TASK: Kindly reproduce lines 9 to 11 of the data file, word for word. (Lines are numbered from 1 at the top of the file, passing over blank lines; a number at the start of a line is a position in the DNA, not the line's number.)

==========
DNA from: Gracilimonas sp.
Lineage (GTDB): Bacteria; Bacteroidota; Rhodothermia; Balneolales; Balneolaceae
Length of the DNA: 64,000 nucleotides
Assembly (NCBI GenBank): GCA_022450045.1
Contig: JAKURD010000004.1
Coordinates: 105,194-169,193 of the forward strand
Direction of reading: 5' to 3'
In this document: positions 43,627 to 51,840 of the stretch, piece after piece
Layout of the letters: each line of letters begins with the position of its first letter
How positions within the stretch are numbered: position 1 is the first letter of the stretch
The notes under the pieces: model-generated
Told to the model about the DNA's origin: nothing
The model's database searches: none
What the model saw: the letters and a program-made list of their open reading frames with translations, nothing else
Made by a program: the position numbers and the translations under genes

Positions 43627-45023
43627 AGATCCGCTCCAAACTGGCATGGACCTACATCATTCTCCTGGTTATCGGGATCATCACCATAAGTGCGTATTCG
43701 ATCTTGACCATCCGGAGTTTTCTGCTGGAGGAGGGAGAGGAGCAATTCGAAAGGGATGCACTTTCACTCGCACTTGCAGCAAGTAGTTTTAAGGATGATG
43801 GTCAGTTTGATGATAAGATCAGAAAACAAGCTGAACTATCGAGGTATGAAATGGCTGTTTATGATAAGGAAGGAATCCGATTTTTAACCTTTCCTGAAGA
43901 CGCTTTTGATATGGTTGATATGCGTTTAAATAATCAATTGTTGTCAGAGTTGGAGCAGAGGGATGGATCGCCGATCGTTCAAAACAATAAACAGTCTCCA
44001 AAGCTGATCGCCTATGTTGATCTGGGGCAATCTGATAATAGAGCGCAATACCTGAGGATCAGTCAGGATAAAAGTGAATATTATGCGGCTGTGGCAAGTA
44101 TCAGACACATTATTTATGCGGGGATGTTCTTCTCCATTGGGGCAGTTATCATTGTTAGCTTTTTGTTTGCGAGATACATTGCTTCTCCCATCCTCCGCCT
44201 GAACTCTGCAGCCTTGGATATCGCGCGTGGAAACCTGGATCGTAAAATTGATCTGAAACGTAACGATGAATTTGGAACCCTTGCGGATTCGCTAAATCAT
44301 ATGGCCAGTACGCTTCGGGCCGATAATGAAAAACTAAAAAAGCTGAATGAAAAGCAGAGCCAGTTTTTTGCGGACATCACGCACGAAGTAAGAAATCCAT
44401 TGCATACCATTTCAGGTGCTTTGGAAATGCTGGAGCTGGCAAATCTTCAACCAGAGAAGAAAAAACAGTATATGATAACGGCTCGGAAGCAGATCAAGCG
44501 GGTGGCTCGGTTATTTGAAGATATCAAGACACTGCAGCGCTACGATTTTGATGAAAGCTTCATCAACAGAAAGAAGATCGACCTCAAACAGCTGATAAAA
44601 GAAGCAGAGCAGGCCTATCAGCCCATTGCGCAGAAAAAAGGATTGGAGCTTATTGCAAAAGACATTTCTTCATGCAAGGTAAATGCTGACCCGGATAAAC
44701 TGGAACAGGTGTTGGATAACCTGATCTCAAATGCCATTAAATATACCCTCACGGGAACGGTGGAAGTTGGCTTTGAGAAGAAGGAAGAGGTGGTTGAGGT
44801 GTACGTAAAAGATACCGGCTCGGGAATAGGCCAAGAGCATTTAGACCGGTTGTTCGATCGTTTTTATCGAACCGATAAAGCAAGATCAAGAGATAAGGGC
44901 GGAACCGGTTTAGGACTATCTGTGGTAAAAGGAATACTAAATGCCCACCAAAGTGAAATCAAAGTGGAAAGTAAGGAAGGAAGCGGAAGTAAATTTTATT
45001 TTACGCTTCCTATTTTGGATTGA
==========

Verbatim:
Layout of the letters: each line of letters begins with the position of its first letter
How positions within the stretch are numbered: position 1 is the first letter of the stretch
The notes under the pieces: model-generated